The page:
Cape Town - The fate of the 2018 Rugby Championship remains unsealed ... so can South Africa still sneak a title win against the odds?
Well, guard against getting your hopes up too high just because of the Springboks' fabulous, shock victory over the All Blacks in Wellington on Saturday, which delayed the hot favourites' march to retention of the silverware.
But the cat WILL be among the pigeons, setting up an effective final at Loftus between SA and NZ on October 6, if two results tee up that scenario the Saturday beforehand.
READ: Bok team: There ARE still some gaps
Should the Boks knock over Australia in Port Elizabeth (fairly likely, you would think) and then Argentina upset the All Blacks in Buenos Aires a few hours later, Pretoria will almost certainly get a winner-takes-all climax.
As things stand, New Zealand have 16 points from four of their six matches, with the Boks a reasonably distant second on 10. The gap, however, would shrink to perhaps as little as a point or two if those two outcomes on September 29 materialise.
The Wallabies, remember, have not beaten the Boks on our soil since 2011, and Rassie Erasmus' charges will be additionally motivated to set right the Brisbane setback of two Saturdays ago.
But the far less likely event - regrettably, if you are a Bok supporter - is the Pumas playing their part in the "deal".
Perhaps the really formidable stat first: as many as 96 Test matches have passed for the All Blacks since they last lost twice in a row, and they will be itching to right the ship quickly in Argentina after the events in the Cake Tin.
Those two defeats on the trot occurred in 2011, the final year of the former Tri-Nations: the Boks beat them 18-5 in Port Elizabeth and then Australia won 25-20 in Brisbane.
The closest NZ have ever come since to successive reverses was in the enthralling 2017 British and Irish Lions series when, after winning the first Test, the Lions bounced back in the second, and the pivotal third was drawn to split the series.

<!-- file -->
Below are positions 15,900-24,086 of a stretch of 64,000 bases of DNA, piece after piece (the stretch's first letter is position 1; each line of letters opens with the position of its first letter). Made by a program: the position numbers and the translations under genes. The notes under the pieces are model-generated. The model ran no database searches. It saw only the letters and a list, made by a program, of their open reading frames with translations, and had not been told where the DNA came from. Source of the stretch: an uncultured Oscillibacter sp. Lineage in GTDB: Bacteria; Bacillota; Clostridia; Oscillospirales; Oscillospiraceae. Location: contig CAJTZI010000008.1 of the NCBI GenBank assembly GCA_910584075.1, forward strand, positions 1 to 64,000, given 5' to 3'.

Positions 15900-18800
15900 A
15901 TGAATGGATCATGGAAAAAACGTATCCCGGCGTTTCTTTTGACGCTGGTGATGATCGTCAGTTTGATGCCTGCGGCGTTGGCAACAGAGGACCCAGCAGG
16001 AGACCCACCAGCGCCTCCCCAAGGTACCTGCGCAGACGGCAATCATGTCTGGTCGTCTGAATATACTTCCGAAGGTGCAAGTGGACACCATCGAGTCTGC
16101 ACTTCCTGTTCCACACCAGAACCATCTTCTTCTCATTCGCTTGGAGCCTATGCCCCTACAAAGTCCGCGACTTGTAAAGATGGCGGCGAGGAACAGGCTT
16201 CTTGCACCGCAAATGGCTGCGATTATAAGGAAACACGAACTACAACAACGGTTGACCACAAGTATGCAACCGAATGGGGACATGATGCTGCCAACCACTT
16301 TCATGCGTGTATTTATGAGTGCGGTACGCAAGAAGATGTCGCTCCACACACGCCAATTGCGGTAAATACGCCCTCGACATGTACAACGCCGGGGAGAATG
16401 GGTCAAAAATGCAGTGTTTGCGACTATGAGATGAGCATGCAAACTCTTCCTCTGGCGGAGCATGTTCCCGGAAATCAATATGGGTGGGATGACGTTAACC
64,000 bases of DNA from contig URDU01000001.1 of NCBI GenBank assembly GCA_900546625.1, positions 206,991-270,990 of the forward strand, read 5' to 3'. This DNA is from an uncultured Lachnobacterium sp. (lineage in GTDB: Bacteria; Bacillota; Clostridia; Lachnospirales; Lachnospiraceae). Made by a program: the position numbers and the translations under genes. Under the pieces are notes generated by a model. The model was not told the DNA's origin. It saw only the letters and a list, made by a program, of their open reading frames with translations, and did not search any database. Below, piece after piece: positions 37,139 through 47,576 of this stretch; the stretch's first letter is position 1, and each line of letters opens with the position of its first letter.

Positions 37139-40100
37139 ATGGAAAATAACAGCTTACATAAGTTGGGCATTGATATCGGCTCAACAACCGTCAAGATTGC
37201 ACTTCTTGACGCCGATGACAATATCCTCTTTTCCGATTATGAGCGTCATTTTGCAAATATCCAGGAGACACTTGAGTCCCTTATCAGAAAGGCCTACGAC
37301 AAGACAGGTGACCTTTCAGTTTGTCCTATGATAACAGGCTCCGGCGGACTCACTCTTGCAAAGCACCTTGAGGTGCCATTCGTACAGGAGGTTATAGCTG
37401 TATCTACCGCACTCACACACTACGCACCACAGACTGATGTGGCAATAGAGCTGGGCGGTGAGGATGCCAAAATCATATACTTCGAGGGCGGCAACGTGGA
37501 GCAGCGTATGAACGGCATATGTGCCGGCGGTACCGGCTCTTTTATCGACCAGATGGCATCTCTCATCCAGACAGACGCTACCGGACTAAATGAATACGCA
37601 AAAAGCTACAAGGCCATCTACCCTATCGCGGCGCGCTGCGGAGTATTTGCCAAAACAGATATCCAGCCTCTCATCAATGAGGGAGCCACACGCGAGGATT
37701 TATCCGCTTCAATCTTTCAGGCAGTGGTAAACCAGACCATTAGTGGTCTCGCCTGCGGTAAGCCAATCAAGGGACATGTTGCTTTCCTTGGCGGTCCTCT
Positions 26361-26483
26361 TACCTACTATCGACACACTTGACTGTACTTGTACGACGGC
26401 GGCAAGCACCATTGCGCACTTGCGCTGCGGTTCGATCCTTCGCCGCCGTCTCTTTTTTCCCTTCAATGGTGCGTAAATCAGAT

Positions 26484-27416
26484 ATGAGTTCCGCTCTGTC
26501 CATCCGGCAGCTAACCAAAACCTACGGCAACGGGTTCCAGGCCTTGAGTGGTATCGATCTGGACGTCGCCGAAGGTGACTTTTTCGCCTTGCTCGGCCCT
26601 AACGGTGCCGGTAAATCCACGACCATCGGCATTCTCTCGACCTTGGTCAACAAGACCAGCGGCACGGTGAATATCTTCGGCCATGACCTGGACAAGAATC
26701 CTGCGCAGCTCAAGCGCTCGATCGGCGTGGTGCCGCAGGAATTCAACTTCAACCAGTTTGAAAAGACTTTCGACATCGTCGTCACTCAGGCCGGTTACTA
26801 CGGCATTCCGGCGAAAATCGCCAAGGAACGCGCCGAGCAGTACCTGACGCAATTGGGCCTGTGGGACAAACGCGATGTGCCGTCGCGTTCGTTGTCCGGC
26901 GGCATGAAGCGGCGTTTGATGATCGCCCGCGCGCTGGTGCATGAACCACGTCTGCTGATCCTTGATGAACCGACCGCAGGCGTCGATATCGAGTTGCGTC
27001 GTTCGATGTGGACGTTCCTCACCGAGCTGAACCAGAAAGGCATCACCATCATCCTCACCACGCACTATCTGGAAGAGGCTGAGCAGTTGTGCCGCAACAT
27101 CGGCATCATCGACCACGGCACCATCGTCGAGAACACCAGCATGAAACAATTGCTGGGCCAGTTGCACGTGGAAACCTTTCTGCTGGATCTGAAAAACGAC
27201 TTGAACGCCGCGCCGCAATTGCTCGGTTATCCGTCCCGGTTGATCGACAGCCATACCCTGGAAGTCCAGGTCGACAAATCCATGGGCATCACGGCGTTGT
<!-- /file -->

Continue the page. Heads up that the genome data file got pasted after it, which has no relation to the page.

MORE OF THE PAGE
But then there's also the record in Argentina of the All Blacks to consider ... and it, too, also fails to throw out good news for South Africans.
New Zealand have won 10 of 11 bilateral Tests in Argentina (they lead 26-0 in all clashes, with one draw), and the lone hiccup (of sorts) was as far back as 1985 when a 21-21 result was registered in Buenos Aires.
No less ominously for those dreaming of a serious Pumas upset - at least they'll be in good spirits after pipping the Wallabies away - the All Blacks have usually won in that country with quite a bit to spare since 2012, when Argentina joined the all-new Rugby Championship.
It was a runaway 54-15 for the All Blacks that year (La Plata), and they have continued to rule the roost with some ease ever since.
The 2013 result was 33-15, in 2014 it was 34-13, then came 36-17 (2016; there was no game between them in Argentina itself in 2015) and finally 36-10 last year.
So it is clear there is anything but mental baggage for the world champions when they visit South America, and the meeting will also come not too long after an experimental All Black side won 46-24 in the home Championship game at Nelson.
NZ usually win with a bonus point in Argentina, and if they do so again at the weekend - taking them to 21 log points - they are finally, mathematically uncatchable for the trophy even if the Boks have disposed of the Wallabies with a full house themselves earlier.
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